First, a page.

Sunday, November 6, 2011

Good Food and Rainy Days

I think rain is one of the worst things for exchange students. At a school like Ritsumeikan, you don't get many days off for random holidays. Even national holidays are spent in the classroom. While it doesn't bother me too much, I feel like all of the other exchange students are bothered by this much more. Being at school usually gives me something to do, and although I enjoy sitting around, surfing the web, and spending my time relaxing, I'd much rather be at school learning something I can use.

I've found that rainy days can be quite productive. Japanese storms are much softer than the storms back home in Texas, so instead of hiding in fear of thunder, lightening, and tornadoes, I usually take a stroll outside when it rains. Today, I was fortunate enough to go with a group from school, Colorful, to make Japanese food. The day started off cloudy, but as soon as all of the exchange students and Japanese students saw each other, it seemed as if all of us were on a summer break in the middle of Autumn. It was so much fun just to relax with everyone. We shopped for groceries together, prepared the food together, and made enough that we could all take some home.

 (These pictures were taken by my friend, Laura.)

I was also relieved to finally use my Japanese again. While it's not a bad thing, I haven't been sticking to my rule about speaking in Japanese to my Japanese friends everyday. Today was motivation for me to use my second language more often, and to study a bit more seriously than I was these past two weeks. Of course, while my inner-procrastinator is telling me that this will start from tomorrow after a good night of rest, I would really like to take my studying more seriously from this point forward.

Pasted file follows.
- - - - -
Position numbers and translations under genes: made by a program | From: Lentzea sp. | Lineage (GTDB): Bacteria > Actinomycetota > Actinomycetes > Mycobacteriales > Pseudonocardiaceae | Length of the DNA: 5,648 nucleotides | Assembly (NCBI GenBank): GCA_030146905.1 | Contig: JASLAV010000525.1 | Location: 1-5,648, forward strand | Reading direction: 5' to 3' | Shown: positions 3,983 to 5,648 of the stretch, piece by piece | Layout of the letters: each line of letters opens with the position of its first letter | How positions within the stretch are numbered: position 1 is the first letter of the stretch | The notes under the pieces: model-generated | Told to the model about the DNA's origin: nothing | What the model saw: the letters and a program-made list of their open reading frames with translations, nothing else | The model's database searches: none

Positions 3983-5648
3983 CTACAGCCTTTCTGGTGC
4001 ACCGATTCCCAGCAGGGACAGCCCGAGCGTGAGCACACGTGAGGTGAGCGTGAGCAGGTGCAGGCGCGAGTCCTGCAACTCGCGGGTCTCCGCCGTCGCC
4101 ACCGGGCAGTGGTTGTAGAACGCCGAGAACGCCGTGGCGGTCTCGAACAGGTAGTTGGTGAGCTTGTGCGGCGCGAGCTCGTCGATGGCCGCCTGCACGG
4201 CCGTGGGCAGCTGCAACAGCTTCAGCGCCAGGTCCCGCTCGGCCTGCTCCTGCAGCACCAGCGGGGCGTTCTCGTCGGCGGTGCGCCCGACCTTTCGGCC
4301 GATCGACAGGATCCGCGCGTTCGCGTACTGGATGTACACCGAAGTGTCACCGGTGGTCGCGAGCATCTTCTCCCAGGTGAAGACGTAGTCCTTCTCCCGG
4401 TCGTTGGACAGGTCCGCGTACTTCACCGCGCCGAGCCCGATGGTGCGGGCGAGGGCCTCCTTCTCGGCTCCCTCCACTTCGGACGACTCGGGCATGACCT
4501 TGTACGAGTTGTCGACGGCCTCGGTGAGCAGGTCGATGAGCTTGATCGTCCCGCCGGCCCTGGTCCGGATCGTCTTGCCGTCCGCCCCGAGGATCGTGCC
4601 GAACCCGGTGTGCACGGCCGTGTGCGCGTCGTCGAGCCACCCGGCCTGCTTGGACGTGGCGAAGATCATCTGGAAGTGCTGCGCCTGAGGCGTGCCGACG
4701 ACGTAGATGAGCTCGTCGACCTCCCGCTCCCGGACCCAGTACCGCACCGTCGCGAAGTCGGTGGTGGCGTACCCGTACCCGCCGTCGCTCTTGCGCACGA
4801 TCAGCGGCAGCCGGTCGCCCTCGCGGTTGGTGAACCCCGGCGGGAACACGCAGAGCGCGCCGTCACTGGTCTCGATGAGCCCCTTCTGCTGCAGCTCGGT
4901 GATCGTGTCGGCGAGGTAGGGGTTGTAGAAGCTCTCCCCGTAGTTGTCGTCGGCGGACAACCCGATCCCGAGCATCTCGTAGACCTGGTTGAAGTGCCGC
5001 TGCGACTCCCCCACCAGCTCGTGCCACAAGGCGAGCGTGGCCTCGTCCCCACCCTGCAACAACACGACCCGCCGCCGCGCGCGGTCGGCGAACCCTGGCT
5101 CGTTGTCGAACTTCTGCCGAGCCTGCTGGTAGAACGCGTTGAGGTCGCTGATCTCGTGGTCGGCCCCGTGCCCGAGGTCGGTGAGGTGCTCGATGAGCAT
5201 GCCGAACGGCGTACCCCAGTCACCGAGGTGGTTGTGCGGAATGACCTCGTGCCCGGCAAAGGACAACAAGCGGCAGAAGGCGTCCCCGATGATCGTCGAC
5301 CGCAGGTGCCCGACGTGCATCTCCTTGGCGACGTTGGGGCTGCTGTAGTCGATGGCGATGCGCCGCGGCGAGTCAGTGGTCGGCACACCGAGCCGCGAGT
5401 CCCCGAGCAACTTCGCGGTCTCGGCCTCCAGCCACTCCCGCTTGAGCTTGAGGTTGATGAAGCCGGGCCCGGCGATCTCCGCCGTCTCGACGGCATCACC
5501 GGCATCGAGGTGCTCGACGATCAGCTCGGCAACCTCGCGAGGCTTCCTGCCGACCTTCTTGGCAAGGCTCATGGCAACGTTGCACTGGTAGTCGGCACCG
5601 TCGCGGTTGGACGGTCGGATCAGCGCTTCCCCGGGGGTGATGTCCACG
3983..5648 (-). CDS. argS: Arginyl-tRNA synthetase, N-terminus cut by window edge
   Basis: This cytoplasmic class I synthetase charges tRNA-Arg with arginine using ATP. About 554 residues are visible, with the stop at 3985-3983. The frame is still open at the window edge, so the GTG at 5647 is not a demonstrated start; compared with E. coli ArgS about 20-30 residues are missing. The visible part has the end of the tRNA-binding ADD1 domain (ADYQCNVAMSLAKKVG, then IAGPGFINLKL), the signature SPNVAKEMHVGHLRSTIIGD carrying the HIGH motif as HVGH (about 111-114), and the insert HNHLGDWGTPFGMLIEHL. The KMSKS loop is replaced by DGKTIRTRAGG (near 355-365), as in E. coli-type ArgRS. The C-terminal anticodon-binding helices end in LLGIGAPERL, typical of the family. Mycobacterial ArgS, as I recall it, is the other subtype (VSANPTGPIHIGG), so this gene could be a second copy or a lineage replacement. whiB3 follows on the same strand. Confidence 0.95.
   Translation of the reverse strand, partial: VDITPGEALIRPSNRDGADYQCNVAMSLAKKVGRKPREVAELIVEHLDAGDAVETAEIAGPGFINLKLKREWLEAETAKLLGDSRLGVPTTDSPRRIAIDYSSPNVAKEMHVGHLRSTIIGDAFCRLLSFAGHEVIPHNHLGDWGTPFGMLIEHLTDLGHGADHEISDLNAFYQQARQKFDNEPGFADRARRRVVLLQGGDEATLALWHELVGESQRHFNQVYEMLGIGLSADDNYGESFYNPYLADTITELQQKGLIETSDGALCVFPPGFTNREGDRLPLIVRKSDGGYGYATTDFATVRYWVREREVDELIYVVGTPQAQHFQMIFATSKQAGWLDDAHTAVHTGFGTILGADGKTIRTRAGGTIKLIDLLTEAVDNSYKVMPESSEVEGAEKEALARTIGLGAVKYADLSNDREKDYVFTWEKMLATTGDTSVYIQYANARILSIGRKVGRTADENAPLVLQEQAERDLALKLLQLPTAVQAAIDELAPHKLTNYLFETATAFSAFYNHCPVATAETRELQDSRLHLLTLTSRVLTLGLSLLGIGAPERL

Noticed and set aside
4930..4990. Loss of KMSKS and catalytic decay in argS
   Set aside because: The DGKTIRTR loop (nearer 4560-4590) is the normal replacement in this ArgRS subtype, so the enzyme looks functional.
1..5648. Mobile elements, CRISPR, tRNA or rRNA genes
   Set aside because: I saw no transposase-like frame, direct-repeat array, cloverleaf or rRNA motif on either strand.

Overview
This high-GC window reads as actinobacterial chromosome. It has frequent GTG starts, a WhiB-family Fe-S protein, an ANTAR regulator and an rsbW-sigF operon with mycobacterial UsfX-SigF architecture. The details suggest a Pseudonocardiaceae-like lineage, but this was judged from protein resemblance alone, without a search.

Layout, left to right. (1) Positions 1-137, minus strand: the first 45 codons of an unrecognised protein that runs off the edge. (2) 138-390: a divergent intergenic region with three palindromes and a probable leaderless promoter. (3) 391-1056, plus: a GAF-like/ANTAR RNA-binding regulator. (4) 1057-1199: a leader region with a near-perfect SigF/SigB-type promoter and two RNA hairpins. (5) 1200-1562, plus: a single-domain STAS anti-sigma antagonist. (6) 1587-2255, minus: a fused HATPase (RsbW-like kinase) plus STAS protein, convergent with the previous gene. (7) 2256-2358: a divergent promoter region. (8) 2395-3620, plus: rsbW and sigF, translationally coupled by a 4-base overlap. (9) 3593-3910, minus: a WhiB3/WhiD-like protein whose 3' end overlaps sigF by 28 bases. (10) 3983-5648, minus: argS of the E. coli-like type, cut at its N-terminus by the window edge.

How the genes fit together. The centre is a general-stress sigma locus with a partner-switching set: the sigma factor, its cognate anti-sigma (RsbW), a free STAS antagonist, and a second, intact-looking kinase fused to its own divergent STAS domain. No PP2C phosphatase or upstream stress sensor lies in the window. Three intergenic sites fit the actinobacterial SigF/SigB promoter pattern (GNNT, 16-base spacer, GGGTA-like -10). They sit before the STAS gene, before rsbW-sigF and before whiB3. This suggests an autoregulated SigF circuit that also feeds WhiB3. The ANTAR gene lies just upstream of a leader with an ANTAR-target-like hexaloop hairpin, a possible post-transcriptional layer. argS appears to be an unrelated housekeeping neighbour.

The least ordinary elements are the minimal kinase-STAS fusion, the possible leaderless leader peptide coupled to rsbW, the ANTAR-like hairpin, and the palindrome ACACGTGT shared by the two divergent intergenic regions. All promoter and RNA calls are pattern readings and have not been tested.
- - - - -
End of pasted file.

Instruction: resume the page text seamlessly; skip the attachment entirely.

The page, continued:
I forget how much fun I have when speaking Japanese At home, I'm hot-tempered when it comes to criticism, and I hate failure. here, failure is fun and exciting. I want to learn new things, so I smile when I'm criticized, and I find myself being unafraid to ask, "I'm sorry, could you say that again?" or, "Could you please teach me how to . . . " I want to start having food parties just so i can spend time with my friends. It's amazing how food and language can bring people of different backgrounds together.

It's even more amazing that twenty hungry college students couldn't finish all of the food that was made.

However, I'm also discovering that there is a side of me striving to be physically active. I've never really understood why people want to jog at four in the morning, run on a treadmill, or why my boyfriend was so upset when he wasn't able to find a gym. I am waling more in one day in Japan than I would have in about two days in the States. (Sad, but true.) It feels like the more I walk, the more active I want to become. I can't wait until the next Aikido Practice--although I'm very nervous--and I want to buy a bicycle so I won't have to rely on public transportation, but more so for the exercise. But even more so, I really want to run.

The only time that I can remember wanting to run was in high school. I think this was because I was finding myself, and I didn't know where to find it. Instead of looking inward, I wanted to run to a new place and discover everything that I could. But this feels different. I don't feel like this is wanderlust. I feel like this is a part of me that has been submerged. I feel like years of not playing a music instrument or participating in sports daily have finally caught up with me. I want to run and feel the wind cutting though me. I miss the metallic taste of Autumn and Winter air at six in the morning before basketball practice. I miss the weather outside. I just want to go! 


And I find myself listening to this more and more. The title "Hoshi ni Negai wo" translates to "A Wish Upon a Star." But the transition into the chorus, "Ikanakucha" translates into:

I have to go.

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